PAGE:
The most annoying HTML tag

This past weekend, at a singing gathering, someone was trying to remember the words to “Flow Gently, Sweet Afton.” Trying to help, I did a search on my MacBook and found lots of matches. When I clicked on the first likely-looking one, it started playing the song, to my great embarrassment. This was in spite of the fact that I use NoScript to disable JavaScript, Java, and Flash on unfamiliar sites. (Here’s the offending page; it seems harmless in other respects, but I’ve added rel="nofollow" to the link anyway, so as not to give it any aid with search engines.)

The page uses a non-standard (in HTML 4 and earlier) but widely supported tag called embed. With the parameter autostart=true, this tag will immediately start up a plugin, which could be a sound or audio file or anything else, depending on what plugins are installed with your browser. The only way to prevent this with NoScript is to disable plugins across the board.

In HTML 5, the embed tag gains official status but there’s a standard way to disable the functionality:

When the sandboxed plugins browsing context flag is set on the browsing context for which the embed element’s document is the active document, then the user agent must render the embed element in a manner that conveys that the plugin was disabled. The user agent may offer the user the option to override the sandbox and instantiate the plugin anyway; if the user invokes such an option, the user agent must act as if the sandboxed plugins browsing context flag was not set for the purposes of this element.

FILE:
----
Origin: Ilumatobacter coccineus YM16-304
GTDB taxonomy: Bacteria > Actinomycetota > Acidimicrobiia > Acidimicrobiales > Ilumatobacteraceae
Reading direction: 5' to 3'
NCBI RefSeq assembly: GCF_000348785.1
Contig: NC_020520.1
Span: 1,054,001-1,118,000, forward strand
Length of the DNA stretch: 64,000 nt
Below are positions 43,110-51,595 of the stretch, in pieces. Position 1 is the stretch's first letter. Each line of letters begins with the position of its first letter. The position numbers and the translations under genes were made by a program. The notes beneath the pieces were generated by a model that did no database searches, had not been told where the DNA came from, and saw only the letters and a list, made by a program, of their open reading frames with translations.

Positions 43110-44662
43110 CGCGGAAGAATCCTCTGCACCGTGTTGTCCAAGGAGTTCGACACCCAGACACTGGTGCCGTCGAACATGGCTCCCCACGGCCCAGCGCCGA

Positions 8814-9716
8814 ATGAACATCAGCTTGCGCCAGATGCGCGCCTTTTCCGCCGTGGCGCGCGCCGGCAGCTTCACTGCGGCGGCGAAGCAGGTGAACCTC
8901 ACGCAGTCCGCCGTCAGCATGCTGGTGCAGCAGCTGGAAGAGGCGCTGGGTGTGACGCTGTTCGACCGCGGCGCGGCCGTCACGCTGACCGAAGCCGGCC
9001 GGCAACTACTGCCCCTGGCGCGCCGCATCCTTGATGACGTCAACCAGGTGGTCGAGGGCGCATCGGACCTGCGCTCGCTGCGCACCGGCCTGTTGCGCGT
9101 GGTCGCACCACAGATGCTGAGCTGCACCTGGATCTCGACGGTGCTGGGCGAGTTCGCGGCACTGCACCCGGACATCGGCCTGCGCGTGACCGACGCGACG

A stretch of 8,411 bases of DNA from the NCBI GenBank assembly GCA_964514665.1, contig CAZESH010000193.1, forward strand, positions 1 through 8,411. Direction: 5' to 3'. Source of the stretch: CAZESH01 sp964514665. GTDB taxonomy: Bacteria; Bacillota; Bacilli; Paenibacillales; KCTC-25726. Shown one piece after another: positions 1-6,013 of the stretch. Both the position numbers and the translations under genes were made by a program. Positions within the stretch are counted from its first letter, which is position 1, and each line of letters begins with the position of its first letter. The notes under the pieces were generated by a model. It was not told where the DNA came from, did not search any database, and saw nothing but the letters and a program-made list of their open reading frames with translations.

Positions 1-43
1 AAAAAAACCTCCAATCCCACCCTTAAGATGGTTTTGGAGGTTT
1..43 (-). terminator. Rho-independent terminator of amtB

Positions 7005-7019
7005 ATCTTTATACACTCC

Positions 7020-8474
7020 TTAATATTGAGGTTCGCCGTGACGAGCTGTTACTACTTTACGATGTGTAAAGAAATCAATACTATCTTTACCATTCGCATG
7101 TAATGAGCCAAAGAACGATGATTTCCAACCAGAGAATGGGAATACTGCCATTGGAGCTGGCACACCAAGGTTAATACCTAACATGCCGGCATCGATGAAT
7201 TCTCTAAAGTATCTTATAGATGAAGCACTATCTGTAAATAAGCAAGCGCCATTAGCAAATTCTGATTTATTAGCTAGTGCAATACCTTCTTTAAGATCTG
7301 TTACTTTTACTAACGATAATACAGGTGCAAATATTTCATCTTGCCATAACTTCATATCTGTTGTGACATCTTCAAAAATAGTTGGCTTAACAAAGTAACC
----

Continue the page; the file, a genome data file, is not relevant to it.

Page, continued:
A sandbox can be set for a frame, window, or tab. For a frame, it can be specified in the HTML, letting a page incorporate not fully trusted HTML from another site. The window or tab sandbox settings are evidently intended to be controlled by user preferences.

There’s no longer an autostart parameter. I think this means that the behavior is whatever the plugin creator wants; it could start up immediately or could provide a user interface with start, stop, and pause controls.

If future browsers let users control the plugin sandbox through preferences, that will mean one less way that web page authors can get around the user’s desire not to be annoyed.

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